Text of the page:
EVERETT — Stuart Nakamura did the work for him. He wanted to incorporate Everett’s experiences during the years-long pandemic into a public artwork.
“It’s a tough question,” he said.
Everett’s citizen-led Cultural Arts Council selected Nakamura late last year to create the piece. He has a budget of about $25,000 and a timeline of several months to figure out what it will look like. This free-standing steel sculpture will live in front of the library’s evergreen branch.
As for the design process? Nakamura hopes the locals can help. The theme is resilience.
“What you say may affect my thinking,” he said to a thin crowd of four at the library on Tuesday. Have a pen and paper ready for participants to write down their thoughts. Ultimately, Nakamura will edit these quotes and use a laser to etch them into the artwork, whatever its shape.
“I don’t want anyone to leave,” he told the Daily Herald. “It’s almost like we’re creating abbreviated haiku for their minds.”
Tyler Chim, the city’s tourism and events coordinator, said there will be more outreach to solicit public input. This could be in the form of a community survey, or it could be a physical installation in a library where people can add their thoughts.
Arts Commissioner MaryAnn Darbys said the group wanted to make sure people of color were involved.
“We want to represent our entire community,” she said. “I would say this is a great opportunity for the entire community to engage and share your COVID-related experience and how it’s impacting you and your family.”
Nakamura is a Seattle-based artist who attended the California Institute of the Arts in the 1970s before moving to Washington. His public art is scattered in Hawaii and Washington, where he was born. Most of these are concentrated in the Puget Sound area.
At Bothell High School, his 2009 work “What the Water Says” is an aerial view of the local terrain, made of birch, glass and aluminum. In “The Origin of Coffee” at Starbucks headquarters, Nakamura turns concrete into woven baskets. Its bronze features glass mosaic pieces. In Kent, huge river reeds made of steel greet students at a local primary school.
The piece will be his first in the Everett area – and, he says, his first “tragically oriented artwork”.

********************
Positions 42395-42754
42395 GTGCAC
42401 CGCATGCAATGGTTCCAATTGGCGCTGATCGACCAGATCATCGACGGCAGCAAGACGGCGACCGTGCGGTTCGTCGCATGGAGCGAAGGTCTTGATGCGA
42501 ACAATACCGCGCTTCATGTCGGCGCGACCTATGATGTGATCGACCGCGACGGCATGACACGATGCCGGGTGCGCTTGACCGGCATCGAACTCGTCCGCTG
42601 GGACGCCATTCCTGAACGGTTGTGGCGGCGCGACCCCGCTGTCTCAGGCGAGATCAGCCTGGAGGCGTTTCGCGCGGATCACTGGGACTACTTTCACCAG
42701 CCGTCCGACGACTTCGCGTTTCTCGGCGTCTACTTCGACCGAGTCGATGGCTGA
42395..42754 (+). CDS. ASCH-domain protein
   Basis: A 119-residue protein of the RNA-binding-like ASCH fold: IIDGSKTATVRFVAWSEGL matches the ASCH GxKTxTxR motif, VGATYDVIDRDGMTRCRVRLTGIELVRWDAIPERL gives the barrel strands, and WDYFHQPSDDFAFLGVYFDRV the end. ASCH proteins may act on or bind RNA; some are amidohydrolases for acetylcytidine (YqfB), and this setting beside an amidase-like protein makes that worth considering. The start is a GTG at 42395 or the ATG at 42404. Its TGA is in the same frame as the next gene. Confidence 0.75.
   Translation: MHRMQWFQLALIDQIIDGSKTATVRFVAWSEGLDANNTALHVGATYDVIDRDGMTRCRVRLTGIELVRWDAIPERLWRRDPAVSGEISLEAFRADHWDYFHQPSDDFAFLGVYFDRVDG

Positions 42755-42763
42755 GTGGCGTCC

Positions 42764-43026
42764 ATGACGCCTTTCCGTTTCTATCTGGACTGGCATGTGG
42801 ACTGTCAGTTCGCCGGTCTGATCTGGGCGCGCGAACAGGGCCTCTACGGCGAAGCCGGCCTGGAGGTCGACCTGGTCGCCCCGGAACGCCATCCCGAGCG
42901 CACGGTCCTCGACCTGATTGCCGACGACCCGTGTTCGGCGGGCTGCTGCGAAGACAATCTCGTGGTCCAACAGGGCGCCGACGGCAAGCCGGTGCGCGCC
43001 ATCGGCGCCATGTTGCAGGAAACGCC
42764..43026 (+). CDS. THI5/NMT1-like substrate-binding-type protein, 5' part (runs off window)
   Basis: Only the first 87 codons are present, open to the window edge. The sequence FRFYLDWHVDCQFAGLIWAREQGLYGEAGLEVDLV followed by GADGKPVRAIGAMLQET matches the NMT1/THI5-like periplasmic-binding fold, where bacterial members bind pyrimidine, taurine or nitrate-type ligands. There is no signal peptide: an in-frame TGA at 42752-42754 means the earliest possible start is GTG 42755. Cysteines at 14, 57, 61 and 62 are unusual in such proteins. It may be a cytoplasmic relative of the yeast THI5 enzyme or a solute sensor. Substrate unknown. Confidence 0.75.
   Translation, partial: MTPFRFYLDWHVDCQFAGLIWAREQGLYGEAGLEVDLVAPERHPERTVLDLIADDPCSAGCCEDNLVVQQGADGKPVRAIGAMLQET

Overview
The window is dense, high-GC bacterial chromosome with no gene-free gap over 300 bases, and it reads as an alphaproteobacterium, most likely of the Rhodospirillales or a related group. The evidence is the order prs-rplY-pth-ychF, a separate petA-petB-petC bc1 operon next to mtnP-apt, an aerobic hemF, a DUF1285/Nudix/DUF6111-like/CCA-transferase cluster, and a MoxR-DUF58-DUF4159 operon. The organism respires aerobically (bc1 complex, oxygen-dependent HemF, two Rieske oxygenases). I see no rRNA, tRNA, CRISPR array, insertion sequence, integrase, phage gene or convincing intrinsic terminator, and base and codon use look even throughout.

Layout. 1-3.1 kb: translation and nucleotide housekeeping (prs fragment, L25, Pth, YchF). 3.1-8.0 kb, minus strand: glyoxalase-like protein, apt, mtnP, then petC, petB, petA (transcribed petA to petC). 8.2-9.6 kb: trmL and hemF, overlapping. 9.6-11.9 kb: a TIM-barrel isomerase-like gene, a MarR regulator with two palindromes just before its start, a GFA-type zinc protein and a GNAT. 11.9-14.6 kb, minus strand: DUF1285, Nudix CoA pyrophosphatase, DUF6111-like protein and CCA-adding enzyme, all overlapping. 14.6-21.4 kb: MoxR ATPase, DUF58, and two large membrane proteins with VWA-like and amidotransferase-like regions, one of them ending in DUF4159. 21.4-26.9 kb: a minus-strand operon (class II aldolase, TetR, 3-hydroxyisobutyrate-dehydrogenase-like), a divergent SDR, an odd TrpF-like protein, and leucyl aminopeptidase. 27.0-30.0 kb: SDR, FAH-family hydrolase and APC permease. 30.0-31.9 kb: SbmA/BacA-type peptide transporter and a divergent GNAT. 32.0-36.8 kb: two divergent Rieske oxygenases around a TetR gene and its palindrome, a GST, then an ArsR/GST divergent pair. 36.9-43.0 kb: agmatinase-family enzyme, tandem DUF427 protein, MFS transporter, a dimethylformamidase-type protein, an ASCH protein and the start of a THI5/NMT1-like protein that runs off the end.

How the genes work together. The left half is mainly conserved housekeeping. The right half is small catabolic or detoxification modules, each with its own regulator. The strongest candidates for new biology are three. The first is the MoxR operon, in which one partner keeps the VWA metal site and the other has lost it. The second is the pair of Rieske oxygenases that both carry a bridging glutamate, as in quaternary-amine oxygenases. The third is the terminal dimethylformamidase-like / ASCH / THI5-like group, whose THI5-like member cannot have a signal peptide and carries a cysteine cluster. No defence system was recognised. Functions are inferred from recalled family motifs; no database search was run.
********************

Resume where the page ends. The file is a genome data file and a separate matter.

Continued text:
However, the committee decided early on that the work should be positive.
“Sometimes a beautiful piece, even if it’s not a memorial, brings tears to the eyes,” Darby told the Herald.
She said there had been enough grief, death and fear over the past two years.
“In our minds and hearts, we want people to realize, ‘Yes, we’ve been through a lot, but we’ve made it through,'” she said. “We’re better as a community because of it. … We’ve been able to reach out and jump over barriers.”
There are a lot of images out there that summarize this. Nakamura has several ideas. He clicks on some pictures in a PowerPoint presentation. The waves beat against the lighthouse. A spider web. Lush vegetation clings to the arid cliffs.
Participants have some ideas of their own. a storm. Earth rotates in the Milky Way. Rising sun.
For filmmaker and arts commissioner Tra Patterson, the pandemic has been a cocoon. The time spent in isolation and away from exhausting work meant it was “really time to come in and heal”. Now, it feels like she’s entering a new world.
Over the next few weeks, Nakamura wants Everett’s residents to reflect on how they can build emotional resilience during the pandemic.
“Right now, I’m not a sociologist,” he said. “I’m just an artist trying to turn abstract ideas into images.”
Claudia Yaw: 425-339-3449; [email protected] Twitter: @yawclaudia.